Remove plants with SPVD, especially during the first month or so after planting; this practice can benefit the use of tolerant and also susceptible varieties. The reason for this is complex: SPCSV allows SPSMV to multiply many time more than if present alone, so preventing its spread is important. Whiteflies, spread SPCSV, but they move only short distances - about 15 m - from their host plants. Therefore, early removal of infected (source) plants can have a large impact.
- Collect vines and burn, bury or compost them. Do not allow discarded storage roots to sprout; collect and feed to livestock or bury them.
- Also, do not grow another sweet potato crop in that same field; there may be small storage roots left unharvested which may sprout and become sources of SPVD infection.
In Uganda, where the disease is particularly severe, local varieties occur that are resistant to SPVD. These include New Kawogo, Nderera and Munyeera. They rarely get infected by the disease, although yields are poor in comparison to the potential yields of susceptible varieties. New Kawogo is particularly popular because of its tolerance to SPVD. Varieties with moderate field resistance from the Namulonge breeding programme are NASPOT 1 to 6, released in 1999, and NASPOT 11, released in 2010, with improved resistance to SPVD. Two more, NASPOT 12 and 13, were released in 2013 with field resistance to sweet potato virus disease and Alternaria bataticola (see Fact Sheet no. 527). Check to see if these varieties are available locally.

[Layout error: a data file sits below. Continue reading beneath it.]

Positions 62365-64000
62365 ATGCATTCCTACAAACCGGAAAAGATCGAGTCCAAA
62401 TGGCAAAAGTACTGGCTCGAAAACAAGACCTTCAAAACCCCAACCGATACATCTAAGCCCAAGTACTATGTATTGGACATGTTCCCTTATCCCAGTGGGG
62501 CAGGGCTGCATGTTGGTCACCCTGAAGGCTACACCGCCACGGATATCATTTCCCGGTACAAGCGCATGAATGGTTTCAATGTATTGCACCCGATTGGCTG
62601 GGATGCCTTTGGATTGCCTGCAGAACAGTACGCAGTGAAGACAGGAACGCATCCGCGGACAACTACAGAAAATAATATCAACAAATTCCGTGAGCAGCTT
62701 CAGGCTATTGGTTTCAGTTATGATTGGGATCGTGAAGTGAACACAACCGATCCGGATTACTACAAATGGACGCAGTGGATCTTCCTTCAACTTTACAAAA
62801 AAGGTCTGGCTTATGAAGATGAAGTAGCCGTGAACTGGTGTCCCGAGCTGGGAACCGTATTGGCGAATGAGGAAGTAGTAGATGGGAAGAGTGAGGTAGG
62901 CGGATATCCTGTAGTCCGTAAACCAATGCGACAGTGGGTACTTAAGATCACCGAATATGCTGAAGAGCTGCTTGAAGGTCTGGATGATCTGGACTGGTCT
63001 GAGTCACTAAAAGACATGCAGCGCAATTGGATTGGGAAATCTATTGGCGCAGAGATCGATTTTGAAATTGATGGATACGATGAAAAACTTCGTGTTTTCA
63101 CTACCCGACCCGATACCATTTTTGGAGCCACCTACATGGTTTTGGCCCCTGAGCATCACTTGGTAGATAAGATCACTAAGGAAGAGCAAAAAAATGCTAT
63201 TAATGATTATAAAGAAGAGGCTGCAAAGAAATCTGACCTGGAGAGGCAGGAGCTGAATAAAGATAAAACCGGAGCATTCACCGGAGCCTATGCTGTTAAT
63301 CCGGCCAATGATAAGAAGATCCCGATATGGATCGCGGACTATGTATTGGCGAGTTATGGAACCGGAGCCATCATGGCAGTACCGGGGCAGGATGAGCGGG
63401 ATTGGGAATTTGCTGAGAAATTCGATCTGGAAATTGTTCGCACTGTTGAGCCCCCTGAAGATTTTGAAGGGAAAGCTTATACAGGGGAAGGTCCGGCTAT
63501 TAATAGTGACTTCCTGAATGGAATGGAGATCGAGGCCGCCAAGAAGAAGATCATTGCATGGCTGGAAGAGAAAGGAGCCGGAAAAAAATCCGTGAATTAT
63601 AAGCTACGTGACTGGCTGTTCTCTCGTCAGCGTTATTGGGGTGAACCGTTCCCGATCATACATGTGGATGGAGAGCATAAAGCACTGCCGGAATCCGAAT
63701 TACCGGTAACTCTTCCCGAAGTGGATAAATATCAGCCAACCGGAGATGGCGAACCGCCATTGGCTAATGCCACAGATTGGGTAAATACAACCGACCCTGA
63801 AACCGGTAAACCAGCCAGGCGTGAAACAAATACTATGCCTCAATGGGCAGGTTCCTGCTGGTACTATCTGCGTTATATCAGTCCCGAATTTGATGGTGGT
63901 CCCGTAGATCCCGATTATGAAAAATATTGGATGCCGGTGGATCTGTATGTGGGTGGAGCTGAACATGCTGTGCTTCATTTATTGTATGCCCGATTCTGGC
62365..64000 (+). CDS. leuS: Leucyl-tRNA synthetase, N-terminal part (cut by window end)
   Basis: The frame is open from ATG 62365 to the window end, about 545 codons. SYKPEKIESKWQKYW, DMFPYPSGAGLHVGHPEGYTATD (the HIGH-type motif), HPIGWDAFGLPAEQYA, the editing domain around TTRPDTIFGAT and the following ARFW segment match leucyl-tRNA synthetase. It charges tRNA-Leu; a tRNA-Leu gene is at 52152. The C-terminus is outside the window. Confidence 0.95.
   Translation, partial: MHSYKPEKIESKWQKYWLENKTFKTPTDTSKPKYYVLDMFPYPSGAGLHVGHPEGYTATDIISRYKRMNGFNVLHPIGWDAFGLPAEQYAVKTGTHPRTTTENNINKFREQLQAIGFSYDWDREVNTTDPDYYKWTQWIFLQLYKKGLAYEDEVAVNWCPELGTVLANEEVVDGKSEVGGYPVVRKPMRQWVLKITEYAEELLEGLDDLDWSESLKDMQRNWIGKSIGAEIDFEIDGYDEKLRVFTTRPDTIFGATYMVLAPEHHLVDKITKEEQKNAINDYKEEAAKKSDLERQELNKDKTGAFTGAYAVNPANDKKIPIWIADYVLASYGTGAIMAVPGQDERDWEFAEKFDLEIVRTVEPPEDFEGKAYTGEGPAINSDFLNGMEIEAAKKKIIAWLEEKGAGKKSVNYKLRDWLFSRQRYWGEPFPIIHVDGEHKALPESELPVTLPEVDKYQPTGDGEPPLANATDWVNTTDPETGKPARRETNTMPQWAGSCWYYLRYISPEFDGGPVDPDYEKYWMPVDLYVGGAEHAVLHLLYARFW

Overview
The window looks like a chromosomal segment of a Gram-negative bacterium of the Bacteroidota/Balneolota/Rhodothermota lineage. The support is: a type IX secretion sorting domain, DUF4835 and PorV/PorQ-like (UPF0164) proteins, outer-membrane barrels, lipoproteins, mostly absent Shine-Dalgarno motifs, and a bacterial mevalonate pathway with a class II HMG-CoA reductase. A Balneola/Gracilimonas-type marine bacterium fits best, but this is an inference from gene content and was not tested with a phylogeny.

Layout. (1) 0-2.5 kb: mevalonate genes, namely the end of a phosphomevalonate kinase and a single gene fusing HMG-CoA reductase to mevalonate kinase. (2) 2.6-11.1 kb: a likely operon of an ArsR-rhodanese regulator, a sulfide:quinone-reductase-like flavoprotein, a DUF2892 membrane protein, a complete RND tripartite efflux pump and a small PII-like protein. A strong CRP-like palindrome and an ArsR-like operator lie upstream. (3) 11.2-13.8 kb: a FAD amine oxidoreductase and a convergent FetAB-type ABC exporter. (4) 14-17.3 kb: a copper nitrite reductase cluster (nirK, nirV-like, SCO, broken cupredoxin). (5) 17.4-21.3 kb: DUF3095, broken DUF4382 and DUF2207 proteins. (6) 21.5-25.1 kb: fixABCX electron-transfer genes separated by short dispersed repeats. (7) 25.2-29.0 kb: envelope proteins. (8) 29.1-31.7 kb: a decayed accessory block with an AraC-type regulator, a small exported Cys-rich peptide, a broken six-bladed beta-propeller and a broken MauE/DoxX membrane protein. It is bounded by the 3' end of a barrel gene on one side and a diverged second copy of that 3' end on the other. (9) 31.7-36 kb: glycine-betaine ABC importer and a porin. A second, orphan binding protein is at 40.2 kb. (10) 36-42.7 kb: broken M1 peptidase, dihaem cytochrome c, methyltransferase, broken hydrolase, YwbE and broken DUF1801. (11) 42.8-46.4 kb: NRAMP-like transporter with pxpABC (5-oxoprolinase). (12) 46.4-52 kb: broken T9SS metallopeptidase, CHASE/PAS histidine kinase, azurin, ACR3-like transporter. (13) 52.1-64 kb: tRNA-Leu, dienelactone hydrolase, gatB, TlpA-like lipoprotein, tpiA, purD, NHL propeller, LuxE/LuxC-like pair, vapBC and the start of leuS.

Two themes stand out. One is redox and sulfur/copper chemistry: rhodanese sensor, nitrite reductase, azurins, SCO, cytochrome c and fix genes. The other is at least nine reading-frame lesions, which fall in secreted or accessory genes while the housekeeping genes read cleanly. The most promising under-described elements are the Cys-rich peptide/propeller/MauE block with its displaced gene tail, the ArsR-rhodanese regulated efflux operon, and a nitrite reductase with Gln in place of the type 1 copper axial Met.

Chemical control is not an appropriate method of managing this disease
AUTHOR Grahame Jackson
Information from Gibson RW, et al. (1998) Identification of the East African strain of sweet potato chlorotic stunt virus as a major component of sweet potato virus disease in Southern Africa. Plant Disease, 82(9): 1063; and Gibson RW, et al. (1998) Symptoms, aetiology and serological analysis of sweet potato virus disease in Uganda. Plant Pathology, 47(1): 95-102; and Clark CA, et al. (2012) Sweet potato viruses: 15 years of progress on understanding and managing complex diseases. Plant Disease 96(2):168-185. (http://apsjournals.apsnet.org/doi/pdfplus/10.1094/PDIS-07-11-0550); and Internal cork disease of sweet potato (Sweet potato feathery mottle virus). Plantwise Knowledge Bank. (http://www.plantwise.org/KnowledgeBank/Datasheet.aspx?dsid=50963); and O’Sullivan, et al. (Undated) Sweet potato virus disease. Sweet potato DiagNotes: A diagnostic key and information tool for sweet potato problems. (http://keys.lucidcentral.org/keys/sweetpotato/key/Sweetpotato%20Diagnotes/Media/Html/FrontPage/Index.htm); and Sweet potato virus disease. CABI Crop Protection Compendium. (http://www.cabi.org.ezproxy.library.uq.edu.au/cpc/datasheetreport?dsid=18603); and from Moyer JW, et al. (1989) FAO/IBPGR Technical Guidelines for the Safe Movement of Sweet Potato Germplasm. Food and Agriculture Organization of the United Nations, Rome/International Board of Plant Genetic Resources. Photos 1&2 Richard Gibson, Plant Psthologist, Natural Resources Institute, University of Greenwish, UK. Photo 4 Gerald Holmes, Strawberrry Center, Cal Poly San Luis Obispo, Bugwood.org.
Produced with support from the Australian Centre for International Agricultural Research under project HORT/2016/185: Responding to emerging pest and disease threats to horticulture in the Pacific islands, implemented by the University of Queensland, in association with the Pacific Community.